BOY: Whew! You sure gotta climb a lot of steps to get to this Capitol Building here in Washington. But I wonder who that sad little scrap of paper is? I'm just a bill / Yes, I'm only a bill / And I'm sitting here on Capitol Hill. / Well, it's a long, long journey / To the capital city / It's a long, long wait / While I'm sitting in committee / But I know I'll be a law some day. / At least I hope and pray that I will, / But to- day I am still just a bill. BOY: Gee, Bill, you certainly have a lot of patience and courage. BILL: Well I got this far. When I started, I wasn't even a bill, I was just an idea. Some folks back home decided they wanted a law passed, so they called their local Congressman and he said, "You're right, there oughta be a law." Then he sat down and wrote me out and introduced me to Congress. And I became a bill, and I'll remain a bill until they decide to make me a law. I'm just a bill / Yes, I'm only a bill / And I got as far as Capitol Hill. / Well, now I'm stuck in committee / And I'll sit here and wait / While a few key Congressmen / dis- cuss and debate / Whether they should let me be a law. / How I hope and pray that they will, / But to- day I am still just a bill. BOY: Listen to those congressmen arguing! Is all that discussion and debate about you? BILL: Yeah, I'm one of the lucky ones. Most bills never even get this far. I hope they decide to report on me favourably, otherwise I may die. BOY: Die? BILL: Yeah, die in committee. Oooh, but it looks like I'm gonna live! Now I go to the House of Representatives, and they vote on me. BOY: If they vote yes, what happens? BILL: Then I go to the Senate and the whole thing starts all over again. BOY: Oh no! BILL: Oh yes! I'm just a bill / Yes, I'm only a bill / And if they vote for me on Capitol Hill, / Well, then I'm off to the White House / Where I'll wait in a line / With a lot of other bills / For the president to sign. / And if he signs me, then I'll be a law. / How I hope and pray that he will, / But to- day I am still just a bill. BOY: You mean even if the whole Congress says you should be a law, the president can still say no? BILL: Yes, that's called a veto. If the President vetoes me, I have to go back to Congress and they vote on me again, and by that time you're so old... BOY: By that time it's very unlikely that you'll become a law. It's not easy to become a law, is it? BILL: No! But how I hope and I pray that I will, / But to- day I am still just a bill. BOY: He signed you, Bill! Now you're a law! BILL: Oh yes!!! I was a bill / I started out as a bill / Who was introduced on Capitol Hill. / And I've finally sur- vived my debates / In the House and the Senate, / And the President has signed me / With a stroke of his pen, / And at the End of my long road, I find / That in the U.S. Code I'll be drawn and en- shrined / and be known as a law.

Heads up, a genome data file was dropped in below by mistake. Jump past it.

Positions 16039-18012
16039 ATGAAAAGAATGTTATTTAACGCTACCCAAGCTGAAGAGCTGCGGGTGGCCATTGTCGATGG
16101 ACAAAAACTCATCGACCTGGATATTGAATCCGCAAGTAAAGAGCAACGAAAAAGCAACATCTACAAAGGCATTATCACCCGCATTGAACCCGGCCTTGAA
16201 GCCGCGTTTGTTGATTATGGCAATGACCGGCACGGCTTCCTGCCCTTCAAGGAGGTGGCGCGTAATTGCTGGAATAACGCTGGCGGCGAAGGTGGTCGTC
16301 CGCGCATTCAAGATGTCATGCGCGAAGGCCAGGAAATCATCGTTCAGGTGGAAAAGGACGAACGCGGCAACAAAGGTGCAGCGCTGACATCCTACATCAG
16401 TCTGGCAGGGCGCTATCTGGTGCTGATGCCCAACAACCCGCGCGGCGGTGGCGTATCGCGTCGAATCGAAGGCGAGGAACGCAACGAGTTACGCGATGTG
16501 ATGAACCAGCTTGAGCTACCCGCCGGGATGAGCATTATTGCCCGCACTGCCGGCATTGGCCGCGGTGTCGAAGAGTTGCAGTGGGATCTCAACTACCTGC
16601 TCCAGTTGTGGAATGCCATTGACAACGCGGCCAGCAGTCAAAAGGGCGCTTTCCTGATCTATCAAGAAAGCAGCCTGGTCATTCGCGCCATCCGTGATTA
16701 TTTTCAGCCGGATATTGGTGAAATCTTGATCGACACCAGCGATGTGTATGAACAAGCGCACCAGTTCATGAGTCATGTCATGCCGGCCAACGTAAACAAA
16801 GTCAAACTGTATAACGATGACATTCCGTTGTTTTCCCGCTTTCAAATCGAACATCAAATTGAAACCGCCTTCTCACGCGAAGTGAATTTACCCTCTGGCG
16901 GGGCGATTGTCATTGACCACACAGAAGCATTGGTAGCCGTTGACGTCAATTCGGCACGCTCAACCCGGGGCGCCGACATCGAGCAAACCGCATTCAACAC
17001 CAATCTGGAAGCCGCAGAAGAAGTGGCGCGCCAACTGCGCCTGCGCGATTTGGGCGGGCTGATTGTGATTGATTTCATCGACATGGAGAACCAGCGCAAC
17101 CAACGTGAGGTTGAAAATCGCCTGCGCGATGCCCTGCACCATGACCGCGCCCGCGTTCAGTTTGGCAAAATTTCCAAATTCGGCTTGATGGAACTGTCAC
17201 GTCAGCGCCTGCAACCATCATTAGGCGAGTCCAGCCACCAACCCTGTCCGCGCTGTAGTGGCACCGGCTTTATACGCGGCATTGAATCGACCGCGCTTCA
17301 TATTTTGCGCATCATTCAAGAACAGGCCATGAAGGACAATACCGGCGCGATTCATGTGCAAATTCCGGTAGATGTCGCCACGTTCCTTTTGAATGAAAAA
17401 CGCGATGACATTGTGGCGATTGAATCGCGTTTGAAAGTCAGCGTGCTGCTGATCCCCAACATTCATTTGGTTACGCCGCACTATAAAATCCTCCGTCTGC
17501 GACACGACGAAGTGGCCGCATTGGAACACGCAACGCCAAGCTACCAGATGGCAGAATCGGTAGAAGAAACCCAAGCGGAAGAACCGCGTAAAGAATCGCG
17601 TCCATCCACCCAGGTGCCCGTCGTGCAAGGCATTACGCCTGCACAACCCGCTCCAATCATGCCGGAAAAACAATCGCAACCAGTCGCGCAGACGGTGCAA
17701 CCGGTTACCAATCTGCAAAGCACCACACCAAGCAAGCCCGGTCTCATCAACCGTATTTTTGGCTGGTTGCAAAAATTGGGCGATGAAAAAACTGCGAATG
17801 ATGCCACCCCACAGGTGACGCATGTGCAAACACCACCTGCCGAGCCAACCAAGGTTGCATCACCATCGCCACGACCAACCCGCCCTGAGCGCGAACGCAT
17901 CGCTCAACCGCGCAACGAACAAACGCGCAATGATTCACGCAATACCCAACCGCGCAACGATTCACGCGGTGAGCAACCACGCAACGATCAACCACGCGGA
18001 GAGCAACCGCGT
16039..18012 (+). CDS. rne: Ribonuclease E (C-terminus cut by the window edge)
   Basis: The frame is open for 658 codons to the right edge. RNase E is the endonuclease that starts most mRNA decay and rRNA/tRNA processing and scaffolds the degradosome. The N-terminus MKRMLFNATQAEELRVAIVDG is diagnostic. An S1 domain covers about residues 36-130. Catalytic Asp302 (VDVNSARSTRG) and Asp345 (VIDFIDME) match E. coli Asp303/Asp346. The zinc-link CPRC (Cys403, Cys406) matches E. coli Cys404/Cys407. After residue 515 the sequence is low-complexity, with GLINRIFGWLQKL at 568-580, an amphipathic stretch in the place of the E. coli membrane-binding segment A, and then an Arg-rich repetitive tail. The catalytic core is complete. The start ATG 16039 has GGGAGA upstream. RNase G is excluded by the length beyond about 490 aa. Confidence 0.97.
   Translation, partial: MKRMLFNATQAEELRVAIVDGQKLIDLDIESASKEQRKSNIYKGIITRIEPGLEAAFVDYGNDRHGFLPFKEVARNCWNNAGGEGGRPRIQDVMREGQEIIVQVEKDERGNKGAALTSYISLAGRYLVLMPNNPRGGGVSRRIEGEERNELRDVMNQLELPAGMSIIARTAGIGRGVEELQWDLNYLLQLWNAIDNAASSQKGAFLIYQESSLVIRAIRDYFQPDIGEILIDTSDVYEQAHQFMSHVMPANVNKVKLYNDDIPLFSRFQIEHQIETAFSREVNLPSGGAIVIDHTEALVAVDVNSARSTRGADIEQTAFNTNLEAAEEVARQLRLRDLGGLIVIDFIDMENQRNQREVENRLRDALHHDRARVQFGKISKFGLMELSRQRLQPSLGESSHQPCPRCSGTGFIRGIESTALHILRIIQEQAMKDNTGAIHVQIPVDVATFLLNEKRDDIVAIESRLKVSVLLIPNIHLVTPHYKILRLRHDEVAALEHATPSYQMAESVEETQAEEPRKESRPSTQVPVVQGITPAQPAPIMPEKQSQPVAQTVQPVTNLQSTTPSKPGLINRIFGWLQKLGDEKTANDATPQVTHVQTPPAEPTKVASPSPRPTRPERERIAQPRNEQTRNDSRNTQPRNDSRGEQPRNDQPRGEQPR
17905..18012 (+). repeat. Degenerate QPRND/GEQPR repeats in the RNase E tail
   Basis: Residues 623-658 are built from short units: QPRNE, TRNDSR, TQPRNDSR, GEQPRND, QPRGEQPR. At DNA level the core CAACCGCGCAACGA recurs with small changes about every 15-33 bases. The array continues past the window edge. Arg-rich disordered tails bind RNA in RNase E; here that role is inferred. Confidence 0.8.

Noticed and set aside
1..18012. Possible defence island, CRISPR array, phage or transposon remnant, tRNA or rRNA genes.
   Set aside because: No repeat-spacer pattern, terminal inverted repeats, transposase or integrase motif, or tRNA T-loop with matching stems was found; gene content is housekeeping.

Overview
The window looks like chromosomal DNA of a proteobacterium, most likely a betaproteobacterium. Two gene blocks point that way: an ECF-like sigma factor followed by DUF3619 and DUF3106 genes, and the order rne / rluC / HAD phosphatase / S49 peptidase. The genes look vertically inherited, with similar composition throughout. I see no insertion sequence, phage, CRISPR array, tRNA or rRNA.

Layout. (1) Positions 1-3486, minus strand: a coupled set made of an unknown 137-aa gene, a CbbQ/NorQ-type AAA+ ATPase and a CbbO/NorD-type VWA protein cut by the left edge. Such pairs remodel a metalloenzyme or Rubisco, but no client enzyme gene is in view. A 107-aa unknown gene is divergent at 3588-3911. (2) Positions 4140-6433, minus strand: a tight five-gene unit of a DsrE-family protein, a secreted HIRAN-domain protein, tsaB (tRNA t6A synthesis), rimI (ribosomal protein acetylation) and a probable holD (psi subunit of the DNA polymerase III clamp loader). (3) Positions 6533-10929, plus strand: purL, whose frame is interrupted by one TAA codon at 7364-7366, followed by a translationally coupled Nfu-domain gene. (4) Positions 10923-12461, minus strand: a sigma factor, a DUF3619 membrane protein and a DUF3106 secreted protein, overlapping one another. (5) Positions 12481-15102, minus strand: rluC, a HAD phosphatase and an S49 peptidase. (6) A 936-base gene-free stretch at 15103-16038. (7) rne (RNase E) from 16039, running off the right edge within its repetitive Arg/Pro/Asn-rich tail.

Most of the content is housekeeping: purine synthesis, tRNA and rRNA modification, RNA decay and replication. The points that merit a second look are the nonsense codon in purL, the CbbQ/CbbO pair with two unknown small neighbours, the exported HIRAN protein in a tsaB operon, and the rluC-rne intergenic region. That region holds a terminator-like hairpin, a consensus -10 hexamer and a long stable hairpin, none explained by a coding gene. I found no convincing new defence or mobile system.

recording: Schoolhouse Rock (1975) [YouTube]
notes: Credits and official transcript [Schoolhouse Rock]
biography: Dave Frishberg obituary 18 November 2021 [New York Times]